"No one can resist my Schweddy Balls," said Alec Baldwin in a famous Saturday Night Live sketch when he portrayed Pete Schweddy, owner of the holiday bakery Season's Eatings.
It turns out he was wrong. Some people actually can resist Schweddy Balls.
One Million Moms, an offshoot of the American Family Association, began a protest of the new flavor of Ben & Jerry's ice cream, which is named after Pete Schweddy's favorite holiday snack treat.
The group is a collection of moms who aim to "stop the exploitation of our children, especially by the entertainment media," according to its website. "The vulgar new flavor has turned something as innocent as ice cream into something repulsive ... Not exactly what you want a child asking for at the supermarket."
This is a bit of a stretch. I know that the group is trying to protect the children, but from what? A ball joke?
When I was in elementary school, fart and ball jokes were made every single day. They weren't harmful, and my classmates and I definitely didn't grow up to become evil sinners or whatever the group thinks will happen to children if they hear these "vulgar" jokes.
This new protest is ridiculous, but it's not the only one. It seems like everyday there is a new protest of some advertisement, product or TV show because some group of people is offended by it.
Political correctness has gone way too far in this country. People really need to chill out, learn how to take a joke and not get upset over every little thing.
Just because you don't like something or it upsets you doesn't mean that it's wrong for everyone and needs to be banned. There is probably another group of people out there that enjoy it.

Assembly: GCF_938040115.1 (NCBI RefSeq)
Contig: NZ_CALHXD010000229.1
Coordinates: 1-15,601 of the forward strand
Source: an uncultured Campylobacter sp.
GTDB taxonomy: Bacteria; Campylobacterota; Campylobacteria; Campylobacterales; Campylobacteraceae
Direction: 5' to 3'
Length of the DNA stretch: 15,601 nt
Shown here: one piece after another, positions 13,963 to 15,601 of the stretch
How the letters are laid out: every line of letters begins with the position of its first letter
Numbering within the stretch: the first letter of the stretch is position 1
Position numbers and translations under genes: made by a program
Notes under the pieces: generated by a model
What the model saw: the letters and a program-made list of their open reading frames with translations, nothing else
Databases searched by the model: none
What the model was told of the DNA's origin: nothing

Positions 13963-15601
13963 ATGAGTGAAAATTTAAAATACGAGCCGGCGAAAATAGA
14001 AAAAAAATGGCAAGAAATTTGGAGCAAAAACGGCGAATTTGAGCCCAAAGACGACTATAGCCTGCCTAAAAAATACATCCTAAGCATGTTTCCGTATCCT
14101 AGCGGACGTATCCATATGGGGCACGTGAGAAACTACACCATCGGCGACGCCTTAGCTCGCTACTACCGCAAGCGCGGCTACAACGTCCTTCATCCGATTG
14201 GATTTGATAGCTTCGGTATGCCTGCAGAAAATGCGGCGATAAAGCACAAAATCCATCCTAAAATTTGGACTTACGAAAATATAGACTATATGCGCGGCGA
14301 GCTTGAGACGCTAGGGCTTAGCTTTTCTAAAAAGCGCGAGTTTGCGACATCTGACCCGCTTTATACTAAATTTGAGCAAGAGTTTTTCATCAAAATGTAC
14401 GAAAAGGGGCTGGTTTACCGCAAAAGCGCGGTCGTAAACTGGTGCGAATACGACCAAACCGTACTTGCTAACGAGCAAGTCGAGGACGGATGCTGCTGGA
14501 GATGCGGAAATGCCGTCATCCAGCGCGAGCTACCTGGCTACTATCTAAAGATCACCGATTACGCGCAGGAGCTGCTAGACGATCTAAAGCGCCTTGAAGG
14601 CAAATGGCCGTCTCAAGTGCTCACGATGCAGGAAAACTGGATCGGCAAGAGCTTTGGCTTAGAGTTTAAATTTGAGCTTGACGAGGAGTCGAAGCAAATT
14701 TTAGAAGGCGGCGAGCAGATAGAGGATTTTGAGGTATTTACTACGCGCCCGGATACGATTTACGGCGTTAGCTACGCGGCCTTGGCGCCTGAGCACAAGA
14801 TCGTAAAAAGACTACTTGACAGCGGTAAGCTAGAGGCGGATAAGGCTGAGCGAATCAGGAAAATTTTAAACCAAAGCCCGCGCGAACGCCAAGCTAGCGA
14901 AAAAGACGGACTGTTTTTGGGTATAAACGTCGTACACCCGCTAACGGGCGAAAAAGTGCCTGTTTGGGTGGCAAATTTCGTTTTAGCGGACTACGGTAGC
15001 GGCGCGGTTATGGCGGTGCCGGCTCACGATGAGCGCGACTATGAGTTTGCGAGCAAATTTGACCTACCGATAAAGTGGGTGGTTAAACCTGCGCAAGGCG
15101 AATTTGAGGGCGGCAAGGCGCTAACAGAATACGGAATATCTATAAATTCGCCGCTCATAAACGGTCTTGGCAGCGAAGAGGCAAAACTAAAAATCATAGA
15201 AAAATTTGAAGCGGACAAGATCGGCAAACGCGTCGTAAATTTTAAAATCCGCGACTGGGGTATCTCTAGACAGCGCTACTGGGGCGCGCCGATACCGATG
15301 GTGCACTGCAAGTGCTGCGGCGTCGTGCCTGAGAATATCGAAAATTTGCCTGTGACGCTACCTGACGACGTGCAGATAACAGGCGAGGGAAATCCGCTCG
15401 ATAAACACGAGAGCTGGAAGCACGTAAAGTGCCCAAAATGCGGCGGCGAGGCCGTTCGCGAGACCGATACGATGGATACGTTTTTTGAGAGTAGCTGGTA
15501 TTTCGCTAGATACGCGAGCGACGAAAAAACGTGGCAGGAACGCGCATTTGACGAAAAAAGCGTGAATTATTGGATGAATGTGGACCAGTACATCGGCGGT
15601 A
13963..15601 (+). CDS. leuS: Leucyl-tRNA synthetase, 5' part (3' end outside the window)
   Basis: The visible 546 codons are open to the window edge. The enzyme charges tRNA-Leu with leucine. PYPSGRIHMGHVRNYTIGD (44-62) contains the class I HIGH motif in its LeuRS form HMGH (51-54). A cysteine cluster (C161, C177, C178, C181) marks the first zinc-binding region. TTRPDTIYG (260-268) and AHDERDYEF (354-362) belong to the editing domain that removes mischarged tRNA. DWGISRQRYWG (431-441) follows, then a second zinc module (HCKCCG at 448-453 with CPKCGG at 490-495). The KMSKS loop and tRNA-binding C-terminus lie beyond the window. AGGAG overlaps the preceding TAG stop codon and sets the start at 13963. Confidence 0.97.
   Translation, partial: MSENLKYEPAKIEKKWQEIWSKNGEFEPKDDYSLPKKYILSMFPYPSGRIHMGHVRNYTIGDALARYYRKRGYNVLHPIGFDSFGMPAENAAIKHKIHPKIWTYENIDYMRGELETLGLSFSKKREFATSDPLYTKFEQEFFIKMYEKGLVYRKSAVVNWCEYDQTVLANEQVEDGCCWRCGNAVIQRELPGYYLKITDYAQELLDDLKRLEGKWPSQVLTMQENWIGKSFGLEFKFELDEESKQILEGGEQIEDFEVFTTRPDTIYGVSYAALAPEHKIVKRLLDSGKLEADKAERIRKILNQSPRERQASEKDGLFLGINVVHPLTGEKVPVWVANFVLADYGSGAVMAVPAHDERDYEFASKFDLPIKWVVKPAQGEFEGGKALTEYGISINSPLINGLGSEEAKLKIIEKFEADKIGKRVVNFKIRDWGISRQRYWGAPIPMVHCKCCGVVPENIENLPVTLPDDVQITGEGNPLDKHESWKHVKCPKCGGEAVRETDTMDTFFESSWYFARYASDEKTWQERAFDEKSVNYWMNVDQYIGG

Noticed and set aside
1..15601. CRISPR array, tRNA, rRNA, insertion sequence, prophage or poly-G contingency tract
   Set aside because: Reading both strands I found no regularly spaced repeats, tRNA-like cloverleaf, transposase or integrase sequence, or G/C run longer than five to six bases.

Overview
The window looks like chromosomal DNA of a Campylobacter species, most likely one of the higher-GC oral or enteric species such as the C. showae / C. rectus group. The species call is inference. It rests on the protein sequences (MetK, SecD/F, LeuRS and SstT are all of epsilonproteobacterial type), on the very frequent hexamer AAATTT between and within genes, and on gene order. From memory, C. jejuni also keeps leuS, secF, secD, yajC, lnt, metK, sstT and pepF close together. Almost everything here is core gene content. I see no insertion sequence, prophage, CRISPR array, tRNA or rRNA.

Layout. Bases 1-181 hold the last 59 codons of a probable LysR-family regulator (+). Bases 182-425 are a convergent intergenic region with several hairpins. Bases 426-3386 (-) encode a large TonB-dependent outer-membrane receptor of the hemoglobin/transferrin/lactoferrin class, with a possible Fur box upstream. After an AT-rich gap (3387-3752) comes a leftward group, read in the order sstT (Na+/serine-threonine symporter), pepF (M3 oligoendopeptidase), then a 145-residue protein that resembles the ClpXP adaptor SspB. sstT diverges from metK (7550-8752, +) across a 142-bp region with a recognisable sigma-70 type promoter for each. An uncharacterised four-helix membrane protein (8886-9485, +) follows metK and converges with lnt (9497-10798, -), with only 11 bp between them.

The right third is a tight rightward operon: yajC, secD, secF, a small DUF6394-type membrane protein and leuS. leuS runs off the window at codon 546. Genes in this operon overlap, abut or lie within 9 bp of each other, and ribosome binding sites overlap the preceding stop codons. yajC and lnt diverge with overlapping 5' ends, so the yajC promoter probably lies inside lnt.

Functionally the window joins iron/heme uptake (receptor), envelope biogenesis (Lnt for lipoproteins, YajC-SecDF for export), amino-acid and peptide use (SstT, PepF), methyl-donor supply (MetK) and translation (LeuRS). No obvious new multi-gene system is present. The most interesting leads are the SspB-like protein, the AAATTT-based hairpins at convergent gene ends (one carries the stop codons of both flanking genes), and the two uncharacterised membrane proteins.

"The name is irreverent," said Ben & Jerry's spokesman Sean Greenwood in a statement to One Million Moms. "But we've always been about having some irreverence and having some fun ... We're not trying to offend people. Our fans get the humor."
He's right; the name is humorous, and it's based off of a very funny skit. Humor can sometimes come from topics or situations that some may find offensive, like a fake NPR show where the characters unknowingly make a number of puns about balls.
But it's not like the goal behind the name of the ice cream, or the joke where the name came from was to offend people.
Ben & Jerry's was just trying to have fun and make a reference to a skit that many of its fans would appreciate.
People are always going to make jokes, and some people will probably always end up being offended by those jokes. If that ever happens to you, instead of protesting and trying to ruin the fun for others, why don't you try ignoring it first? If that doesn't work, maybe you should just try to find a sense of humor.